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Citrus Pests


California red scale


Scientific name


Aonidiella aurantii (Hemiptera: Diaspididae)

Other common names


red scale, red orange scale, orange scale

Similar species


Aspidiotus macfarlanei

inornate scale, Aonidiella inornata

yellow scale, Aonidiella citrina
Female California red scales settle on wood, fruit, and leaves, as opposed to yellow scales, which are usually found on leaves and fruit.



United States: Alabama, Arizona, California, Florida, Georgia, Kansas, Missouri, New Jersey, Pennsylvania, Oregon, and Texas.

Worldwide: Widespread where host plants are grown including Africa, Asia, Australia, Central America, Europe, and South America. Native to Southeast Asia.

Diagnostic characteristics

Adult females
  • 1.5 - 2.0 mm (0.06 - 0.08 in.) in length.
  • Semi-translucent, reddish-brown or reddish-grey cover.
  • Cover is a non-living protective shield produced from glue-like excretions and previously-shed skins.
  • Cover is flat and kidney-shaped.
  • Females are wingless.
  • Antennae reduced to single-segmented stubs.
  • Females always lack legs and are immobile.
  • Adult female life stage should be used for identification.
Adult males
  • 1.0 - 1.3 mm (0.04 - 0.05 in.) in length.
  • Golden with a distinctive brown band across the thorax.
  • Elongate, resembles a gnat.
  • A translucent pair of wings is folded back over the body.
Immature females
  • Mobile only in their first crawler stage until they find a suitable site to feed, then they become immobile (sessile).
  • Transition through two additional instars to become adults.
  • Crawlers are white and become grayish to red as they molt.
  • Crawlers are oval, later instars are round and resemble adults, just smaller.
Immature males
  • Two nymphal instars, followed by a pre-pupal and pupal stage.
  • Crawlers are white and become grayish to red as they molt.
  • Red-brown skins shed from previous developmental stages near the rear of the insect (subterminal exuviae).
  • No eggs are laid; females bear live young called crawlers.


Citrus hosts

Citrus susceptibility to scales varies by species.

  • Cleopatra or dwarf tangerine, Citrus reshni
  • common mandarins (including tangerine), Citrus reticulata
  • grapefruit, Citrus paradisi
  • king mandarin, Citrus nobilis
  • lemon, Citrus limon
  • Mediterranean mandarin, Citrus deliciosa
  • pummelo, Citrus maxima
  • Satsuma mandarin, Citrus unshiu
  • sour orange, Citrus aurantium
  • sweet orange, Citrus sinensis
Non-citrus hosts

Broad host range. A partial list includes:

  • Acacia spp.
  • grape, Vitis spp.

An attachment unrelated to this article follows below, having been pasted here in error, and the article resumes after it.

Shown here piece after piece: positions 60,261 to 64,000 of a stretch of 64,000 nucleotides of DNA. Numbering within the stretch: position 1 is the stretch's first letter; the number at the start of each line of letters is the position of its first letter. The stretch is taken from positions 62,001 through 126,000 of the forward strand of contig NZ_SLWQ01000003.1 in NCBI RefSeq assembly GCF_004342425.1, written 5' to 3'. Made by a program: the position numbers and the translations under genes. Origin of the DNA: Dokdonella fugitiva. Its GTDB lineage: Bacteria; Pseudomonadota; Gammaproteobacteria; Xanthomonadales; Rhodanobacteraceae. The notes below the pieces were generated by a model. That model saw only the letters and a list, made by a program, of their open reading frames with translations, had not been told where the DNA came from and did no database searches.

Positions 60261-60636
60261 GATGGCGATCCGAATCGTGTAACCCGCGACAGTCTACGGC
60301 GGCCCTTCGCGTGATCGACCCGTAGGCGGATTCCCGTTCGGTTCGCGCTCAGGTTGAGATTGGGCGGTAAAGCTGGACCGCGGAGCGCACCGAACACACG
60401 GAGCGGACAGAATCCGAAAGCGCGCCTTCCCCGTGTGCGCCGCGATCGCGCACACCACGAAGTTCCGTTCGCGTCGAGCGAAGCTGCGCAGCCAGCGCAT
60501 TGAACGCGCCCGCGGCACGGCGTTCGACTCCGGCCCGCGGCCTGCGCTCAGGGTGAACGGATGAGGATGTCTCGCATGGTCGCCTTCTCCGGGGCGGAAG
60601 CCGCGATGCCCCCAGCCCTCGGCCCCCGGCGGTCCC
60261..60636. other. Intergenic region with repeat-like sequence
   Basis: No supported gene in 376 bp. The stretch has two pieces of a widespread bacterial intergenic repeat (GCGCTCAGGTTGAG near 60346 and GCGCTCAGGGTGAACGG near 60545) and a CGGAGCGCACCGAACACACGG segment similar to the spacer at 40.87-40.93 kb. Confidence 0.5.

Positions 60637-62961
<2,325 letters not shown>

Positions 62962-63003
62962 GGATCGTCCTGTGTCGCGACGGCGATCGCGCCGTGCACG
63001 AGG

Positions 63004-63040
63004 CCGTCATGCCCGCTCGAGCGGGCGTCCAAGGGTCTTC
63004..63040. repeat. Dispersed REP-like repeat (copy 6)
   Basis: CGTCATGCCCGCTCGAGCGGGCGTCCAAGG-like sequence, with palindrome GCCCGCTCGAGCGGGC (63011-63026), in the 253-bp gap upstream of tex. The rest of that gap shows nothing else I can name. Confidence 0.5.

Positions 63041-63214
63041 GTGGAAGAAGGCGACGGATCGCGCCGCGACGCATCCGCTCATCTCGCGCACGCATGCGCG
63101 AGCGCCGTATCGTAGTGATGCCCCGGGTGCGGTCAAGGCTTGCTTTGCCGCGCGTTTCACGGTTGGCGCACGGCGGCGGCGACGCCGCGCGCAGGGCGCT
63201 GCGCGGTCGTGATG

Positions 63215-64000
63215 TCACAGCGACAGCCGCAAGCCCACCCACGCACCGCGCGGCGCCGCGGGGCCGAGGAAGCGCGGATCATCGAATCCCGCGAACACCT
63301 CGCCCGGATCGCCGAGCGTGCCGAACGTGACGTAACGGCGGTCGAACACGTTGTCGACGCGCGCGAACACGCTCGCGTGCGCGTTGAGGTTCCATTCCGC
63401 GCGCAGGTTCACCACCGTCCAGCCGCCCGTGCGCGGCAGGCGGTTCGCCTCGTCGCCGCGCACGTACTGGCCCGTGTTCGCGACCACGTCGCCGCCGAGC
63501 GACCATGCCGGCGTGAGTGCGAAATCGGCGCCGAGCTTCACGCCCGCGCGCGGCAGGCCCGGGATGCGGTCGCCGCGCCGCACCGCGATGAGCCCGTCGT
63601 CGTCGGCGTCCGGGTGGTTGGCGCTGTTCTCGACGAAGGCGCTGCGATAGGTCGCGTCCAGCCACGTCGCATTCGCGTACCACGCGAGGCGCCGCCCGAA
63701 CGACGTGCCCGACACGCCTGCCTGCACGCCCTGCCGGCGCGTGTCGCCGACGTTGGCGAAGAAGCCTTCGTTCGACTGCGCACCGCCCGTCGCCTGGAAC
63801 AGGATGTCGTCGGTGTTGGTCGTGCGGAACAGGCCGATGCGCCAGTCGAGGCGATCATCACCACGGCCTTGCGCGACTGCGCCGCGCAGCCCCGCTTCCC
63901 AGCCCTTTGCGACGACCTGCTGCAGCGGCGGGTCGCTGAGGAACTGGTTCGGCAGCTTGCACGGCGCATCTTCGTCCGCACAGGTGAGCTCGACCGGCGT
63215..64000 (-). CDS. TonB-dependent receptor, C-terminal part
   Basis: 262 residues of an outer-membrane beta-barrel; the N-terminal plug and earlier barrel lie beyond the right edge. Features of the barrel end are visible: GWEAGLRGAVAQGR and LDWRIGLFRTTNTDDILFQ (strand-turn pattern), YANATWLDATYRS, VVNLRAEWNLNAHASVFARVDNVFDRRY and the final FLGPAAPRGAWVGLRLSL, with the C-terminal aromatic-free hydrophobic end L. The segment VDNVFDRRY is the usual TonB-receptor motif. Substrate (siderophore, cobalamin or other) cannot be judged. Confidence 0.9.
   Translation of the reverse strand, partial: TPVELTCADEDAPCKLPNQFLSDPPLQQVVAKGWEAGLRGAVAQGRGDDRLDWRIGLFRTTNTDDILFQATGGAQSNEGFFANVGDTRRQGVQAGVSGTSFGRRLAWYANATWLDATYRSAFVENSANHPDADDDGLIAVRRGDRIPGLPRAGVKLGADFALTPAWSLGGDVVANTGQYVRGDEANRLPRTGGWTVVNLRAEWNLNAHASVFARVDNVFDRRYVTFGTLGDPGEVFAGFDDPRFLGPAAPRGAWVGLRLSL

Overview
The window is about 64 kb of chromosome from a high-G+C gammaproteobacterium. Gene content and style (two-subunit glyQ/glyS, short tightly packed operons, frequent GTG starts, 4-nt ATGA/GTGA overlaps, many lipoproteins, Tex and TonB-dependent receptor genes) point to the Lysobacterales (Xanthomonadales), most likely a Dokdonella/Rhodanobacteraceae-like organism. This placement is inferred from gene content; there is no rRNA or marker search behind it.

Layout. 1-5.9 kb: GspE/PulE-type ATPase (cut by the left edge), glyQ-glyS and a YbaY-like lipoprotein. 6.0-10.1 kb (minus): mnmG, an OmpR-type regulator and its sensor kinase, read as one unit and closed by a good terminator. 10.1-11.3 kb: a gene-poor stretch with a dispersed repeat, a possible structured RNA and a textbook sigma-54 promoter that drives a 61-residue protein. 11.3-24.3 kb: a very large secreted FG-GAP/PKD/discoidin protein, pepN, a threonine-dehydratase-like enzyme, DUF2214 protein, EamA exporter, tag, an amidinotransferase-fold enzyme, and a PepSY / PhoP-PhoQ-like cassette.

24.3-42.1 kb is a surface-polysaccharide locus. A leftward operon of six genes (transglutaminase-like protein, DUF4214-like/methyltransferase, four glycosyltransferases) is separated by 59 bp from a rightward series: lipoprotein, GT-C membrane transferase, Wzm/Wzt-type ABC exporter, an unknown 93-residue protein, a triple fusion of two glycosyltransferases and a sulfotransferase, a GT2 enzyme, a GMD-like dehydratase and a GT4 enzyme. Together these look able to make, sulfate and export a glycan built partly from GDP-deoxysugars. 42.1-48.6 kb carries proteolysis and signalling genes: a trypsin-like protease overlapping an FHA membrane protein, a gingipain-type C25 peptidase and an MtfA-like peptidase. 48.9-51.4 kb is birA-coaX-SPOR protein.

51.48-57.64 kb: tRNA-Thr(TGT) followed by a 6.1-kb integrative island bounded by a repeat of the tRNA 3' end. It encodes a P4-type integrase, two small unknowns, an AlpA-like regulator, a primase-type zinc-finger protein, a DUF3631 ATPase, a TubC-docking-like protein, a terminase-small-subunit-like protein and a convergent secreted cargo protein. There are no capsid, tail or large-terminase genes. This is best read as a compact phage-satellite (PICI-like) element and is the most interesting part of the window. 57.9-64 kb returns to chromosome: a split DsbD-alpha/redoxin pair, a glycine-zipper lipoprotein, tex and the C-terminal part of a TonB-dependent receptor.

• guava, Psidium guajava
  • Magnolia spp.
  • mango, Mangifera indica
  • mulberry, Morus spp.
  • olive, Olea europaea
  • palm, many genera
  • papaya, Carica papaya
  • privet, Ligustrum spp.
  • Rosa spp.

Host damage

  • Attacked less often than leaves and twigs.
  • Infested less often than leaves, but fruit pitting or fruit drop can occur.
  • Honeydew excreted by scales coats the outside of fruits and leaves, and promotes the growth of sooty mold fungus that inhibits photosynthesis, weakens the plant, and makes fruit unattractive.
  • Preferred by the scale and cause yellowing of leaves and leaf drop.
  • Upper surface of leaves typically near the mid-rib or large veins.
  • Toxin injected by the scales causes a yellow spot around its feeding area.
  • Occasionally infested by scales.
  • Can become heavily infested by scales, especially young citrus trees.
  • Can have noticeable twig and limb dieback due to the injected toxin when scale densities are high.



California red scales overwinter on twigs and leaves after harvest. Adult females are legless and immobile. Individual females can produce 150 crawlers. Crawlers, the mobile first stage of the scale, emerge from under the female scale and seek a feeding site generally within one meter of its origin on a leaf, twig, or fruit. Female crawlers progress through three nymphal instars to become reproductive adults. Males progress through two nymphal instars, a pre-pupa, and pupa phase to become winged adults. Adult males are short-lived and expire soon after mating. The life cycle can be completed in six weeks, and thus, multiple generations can occur annually.

The presence of some species of ants can allow dramatic increases in scale populations due to the protection from predators and parasitoids the scales receive from ants. Populations can increase very rapidly and cause extensive damage to citrus.



All phloem-feeding, honeydew-producing pests have the potential to be tended by ants. The ants feed on the honeydew excreted by the pest and protect the pest from natural enemies. This protection can disrupt biological control programs.



Flint, M.L. 1991. Scale insects in integrated pest management for citrus, pp. 57-65. Pub. 3303. University of California, Division of Agriculture and Natural Resources: ANR Publications.

Forster, L.D., R.F. Luck, and E.E. Grafton-Cardwell. 1995. Life stages of California red scale and its parasitoids, Pub. 21529. University of California, Division of Agriculture and Natural Resources.(

Luck, R.L., and M. Hoddle. 2009. California red scale, Aonidiella aurantii. (

Miller, D.R., and J.A. Davidson. 2005. Armored scale insect pests of trees and shrubs (Hemiptera: Diaspididae). Cornell University Press: Ithaca, N.Y.

Statewide IPM Program, Agriculture and Natural Resources, University of California. 2011. University of California, pest management guidelines - citrus: California red scale and yellow scale. UC-ANR Publication 3441 (

Watson, G.W., and S.A. Ulenberg (eds.). 2005. Arthropods of economic importance - Diaspididae of the world in World Biodiversity database. (



Weeks, J.A., K.W. Martin, A.C. Hodges, and N.C. Leppla


Citrus Pests
Content last updated June, 2012